Guyan Mitra, The Daily Telegraph, September 20, 2013
Among Indonesia’s islands, Bali is the doe-eyed beauty. The child star who rose to a life of stardom; the name, for decades, on the lips of every traveller dreaming of a tropical getaway.
But Indonesia is an incredibly diverse archipelago, with no less than 17,000-odd islands, each with an individual identity. And though Bali is still an A-lister, the limelight is justifiably spreading – raising the curtain on a land of myriad islands sprinkled across the twinkling tropics. From Indian Ocean-facing, volcanic Sumatra to the Pacific waters of tribal Papua, the long-standing supporting cast of Indonesia’s islands are primed and ready for billboard status. Those prepared to venture that bit farther will be rewarded with some of the country’s most exotic wildlife, best diving and surfing spots, tallest volcanoes and interesting tribal cultures.
They will also find a country becoming more affordable and accessible. The pound has strengthened against the rupiah by 24 per cent in the last six months and direct flights between the UK and Indonesia start in May next year.
Bali is the complete tropical island; lush, culturally unique and exotic, yet with all forms of creature comforts. It pretty much invented tropical luxury, with a signature style of pavilion-like hotels with teak daybeds and handcrafted interiors that is plagiarised in boutique hotels from Anjuna to Zanzibar.
An island of Hindu offerings, incense wafts through the air from the second you step off the plane, and colourful, eccentric-looking gods poke their head out of every taxi mirror, shop door and hotel lobby.
Most visitors focus their stay on the southern shores – Seminyak for couples seeking luxury, and Kuta for raucous merriment and markets. These well-trodden, southern beaches are vast, yawning swathes of surf-crashed sand, alive with neon-hued après-surf nightclubs.
The party crowd is easy to avoid, however. Escapists make for the hidden coves of Bingin, where fierce waves have carved out a parade of cliff-skirted, white sand coves, with frothy shallows created by peeling barrels of surf on the horizon.
Things get wild on the tempestuous northern shore as inky black volcanic sands line the coast at beaches such as Lovina. For sunset, surf and swinging in hammocks, the tiny island of Nusa Lembongan, just off the east coast, is the beachy postcard many come to Bali expecting.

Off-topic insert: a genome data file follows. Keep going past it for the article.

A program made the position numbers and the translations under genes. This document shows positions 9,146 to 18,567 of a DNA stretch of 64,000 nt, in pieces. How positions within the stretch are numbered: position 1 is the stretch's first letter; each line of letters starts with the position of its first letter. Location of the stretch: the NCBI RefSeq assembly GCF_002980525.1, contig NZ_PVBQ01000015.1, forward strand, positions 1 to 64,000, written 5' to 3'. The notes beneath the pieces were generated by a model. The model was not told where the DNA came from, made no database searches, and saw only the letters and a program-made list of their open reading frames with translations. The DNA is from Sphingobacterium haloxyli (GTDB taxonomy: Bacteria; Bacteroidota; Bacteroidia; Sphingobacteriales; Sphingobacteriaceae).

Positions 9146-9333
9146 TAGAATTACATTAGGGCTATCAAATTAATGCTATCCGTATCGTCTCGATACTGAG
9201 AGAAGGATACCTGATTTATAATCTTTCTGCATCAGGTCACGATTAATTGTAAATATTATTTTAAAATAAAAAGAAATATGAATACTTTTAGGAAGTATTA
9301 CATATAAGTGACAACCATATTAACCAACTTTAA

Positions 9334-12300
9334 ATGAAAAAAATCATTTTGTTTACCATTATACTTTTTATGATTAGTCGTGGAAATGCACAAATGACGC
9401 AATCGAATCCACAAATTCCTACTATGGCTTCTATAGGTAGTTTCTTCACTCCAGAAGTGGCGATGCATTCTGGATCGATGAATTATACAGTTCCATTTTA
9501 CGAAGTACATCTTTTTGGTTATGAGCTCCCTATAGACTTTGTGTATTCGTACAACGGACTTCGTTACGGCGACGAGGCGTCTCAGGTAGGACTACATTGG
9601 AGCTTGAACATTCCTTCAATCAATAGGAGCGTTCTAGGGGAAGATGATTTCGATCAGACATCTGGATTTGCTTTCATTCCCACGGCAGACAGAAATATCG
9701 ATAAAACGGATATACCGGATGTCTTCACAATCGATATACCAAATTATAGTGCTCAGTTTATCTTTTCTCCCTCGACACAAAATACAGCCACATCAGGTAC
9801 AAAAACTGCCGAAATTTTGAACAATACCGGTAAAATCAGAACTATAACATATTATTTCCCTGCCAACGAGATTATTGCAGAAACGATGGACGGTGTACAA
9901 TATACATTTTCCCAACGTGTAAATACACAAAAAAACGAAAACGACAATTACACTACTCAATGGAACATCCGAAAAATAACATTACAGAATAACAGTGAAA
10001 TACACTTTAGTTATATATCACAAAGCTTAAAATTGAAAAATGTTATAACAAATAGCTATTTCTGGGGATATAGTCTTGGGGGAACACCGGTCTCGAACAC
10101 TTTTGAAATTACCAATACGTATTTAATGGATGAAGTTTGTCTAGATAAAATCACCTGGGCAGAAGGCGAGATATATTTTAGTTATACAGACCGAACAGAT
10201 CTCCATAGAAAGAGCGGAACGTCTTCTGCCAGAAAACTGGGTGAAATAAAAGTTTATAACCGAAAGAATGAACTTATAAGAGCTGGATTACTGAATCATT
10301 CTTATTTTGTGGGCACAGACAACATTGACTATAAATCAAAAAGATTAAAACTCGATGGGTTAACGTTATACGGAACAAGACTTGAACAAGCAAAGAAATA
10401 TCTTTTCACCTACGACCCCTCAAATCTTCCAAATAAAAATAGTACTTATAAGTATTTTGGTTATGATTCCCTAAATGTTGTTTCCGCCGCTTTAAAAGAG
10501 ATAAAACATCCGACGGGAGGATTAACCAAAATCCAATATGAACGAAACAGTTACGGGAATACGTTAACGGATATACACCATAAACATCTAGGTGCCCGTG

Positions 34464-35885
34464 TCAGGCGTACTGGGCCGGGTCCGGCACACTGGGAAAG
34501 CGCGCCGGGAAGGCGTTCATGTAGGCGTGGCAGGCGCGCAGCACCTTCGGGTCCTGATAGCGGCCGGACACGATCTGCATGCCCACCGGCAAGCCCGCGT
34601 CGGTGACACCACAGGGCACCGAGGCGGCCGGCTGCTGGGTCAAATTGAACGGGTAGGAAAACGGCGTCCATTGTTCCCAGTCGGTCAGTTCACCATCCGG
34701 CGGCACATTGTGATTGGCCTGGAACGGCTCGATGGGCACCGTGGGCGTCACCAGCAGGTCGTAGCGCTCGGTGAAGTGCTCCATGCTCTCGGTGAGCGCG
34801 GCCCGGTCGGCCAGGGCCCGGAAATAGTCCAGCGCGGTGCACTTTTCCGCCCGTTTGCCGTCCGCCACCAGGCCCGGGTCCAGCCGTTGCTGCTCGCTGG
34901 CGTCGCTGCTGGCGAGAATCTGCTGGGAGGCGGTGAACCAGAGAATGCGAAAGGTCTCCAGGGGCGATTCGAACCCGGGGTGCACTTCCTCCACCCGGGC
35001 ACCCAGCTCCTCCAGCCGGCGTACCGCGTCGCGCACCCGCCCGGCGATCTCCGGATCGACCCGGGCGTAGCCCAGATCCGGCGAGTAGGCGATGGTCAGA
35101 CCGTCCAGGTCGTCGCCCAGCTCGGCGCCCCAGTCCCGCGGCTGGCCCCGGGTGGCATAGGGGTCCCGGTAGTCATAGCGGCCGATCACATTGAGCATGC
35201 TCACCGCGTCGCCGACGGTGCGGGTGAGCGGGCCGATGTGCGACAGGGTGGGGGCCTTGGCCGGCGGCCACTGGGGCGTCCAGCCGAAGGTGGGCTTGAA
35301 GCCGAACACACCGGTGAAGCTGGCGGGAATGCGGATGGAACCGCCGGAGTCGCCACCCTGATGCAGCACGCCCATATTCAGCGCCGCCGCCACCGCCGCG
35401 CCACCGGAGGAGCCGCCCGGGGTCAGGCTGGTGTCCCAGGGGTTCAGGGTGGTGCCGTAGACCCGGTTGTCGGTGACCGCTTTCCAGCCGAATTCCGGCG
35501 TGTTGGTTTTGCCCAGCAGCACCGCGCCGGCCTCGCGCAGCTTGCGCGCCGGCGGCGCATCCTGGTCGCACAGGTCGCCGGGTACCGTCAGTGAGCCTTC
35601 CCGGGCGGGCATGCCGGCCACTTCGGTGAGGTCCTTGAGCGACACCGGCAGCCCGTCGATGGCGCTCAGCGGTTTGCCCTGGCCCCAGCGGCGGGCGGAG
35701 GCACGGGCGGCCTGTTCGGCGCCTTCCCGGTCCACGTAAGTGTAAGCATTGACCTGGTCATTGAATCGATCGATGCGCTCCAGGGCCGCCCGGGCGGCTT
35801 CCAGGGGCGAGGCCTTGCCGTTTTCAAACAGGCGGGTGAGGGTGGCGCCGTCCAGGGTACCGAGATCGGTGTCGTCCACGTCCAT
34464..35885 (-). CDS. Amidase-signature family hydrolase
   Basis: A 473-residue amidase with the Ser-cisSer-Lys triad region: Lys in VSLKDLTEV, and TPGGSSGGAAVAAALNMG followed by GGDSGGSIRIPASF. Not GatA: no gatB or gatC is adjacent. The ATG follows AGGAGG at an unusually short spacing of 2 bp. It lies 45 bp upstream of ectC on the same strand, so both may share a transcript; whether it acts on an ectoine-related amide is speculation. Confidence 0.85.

Others leave the coast all together to explore the verdant waves of rice paddies that undulate between the island’s inland volcanoes and the slow beating heart of the island, sleepy Ubud. Here, craft-selling villages, Hindu temples and monkey-filled rainforests surround the spiritual soul of Bali.
Where to stay
Bali Uma Ubud (00 62 361 972448; comohotels.com/umaubud ). This boutique hotel lies on the outskirts of Ubud, surrounded by gardens of banyan trees and coconut palms. It is furnished with huge pieces of Balinese furniture: antique carvings and giant sized, intricately carved teak sofas. Colonial-style, straw-thatched rooms look out onto the volcanic valley of Mount Batur. A popular activity involves a dawn hike up to the crater. Doubles from £243.
Nusa Bay Resort (00 62 361 484085). Roomy bamboo-thatched and pastel-brushed concrete villas overlook the silky white sarong of sand that is Mushroom Bay on Bali’s cheery offshoot isle, Nusa Lembongan. In keeping with the friendly vibe of the island, Nusa Bay is a place for mingling with fellow holidaymakers. Diners all squidge in together on the grand communal tables under the Indonesian village-style long house where Bintang and Arak (local beer and firewater respectively) flow into the early hours. Doubles from £78.
Lombok and the Gili Islands
Whisper it quietly; Lombok has far prettier, quieter and whiter beaches than neighbouring Bali. While its profile may be lower, the island looms over Bali with its 13,200ft-high pinnacle, Rinjani. This is Indonesia’s second highest volcano – no mean feat in such a ripped archipelago.
In the smoky shadows of this behemoth, the southern coast is licked with coconut-white coves and waves that draw discerning beach lovers and surfers respectively. For a Robinson Crusoe adventure, take your pick from any of the Gili Islands that dot along Lombok’s north-eastern fringe – a trio of tiny jungle-and-sand islands, haloed by kaleidoscopic coral reef – all without cars, crowds or complexity.
Where to stay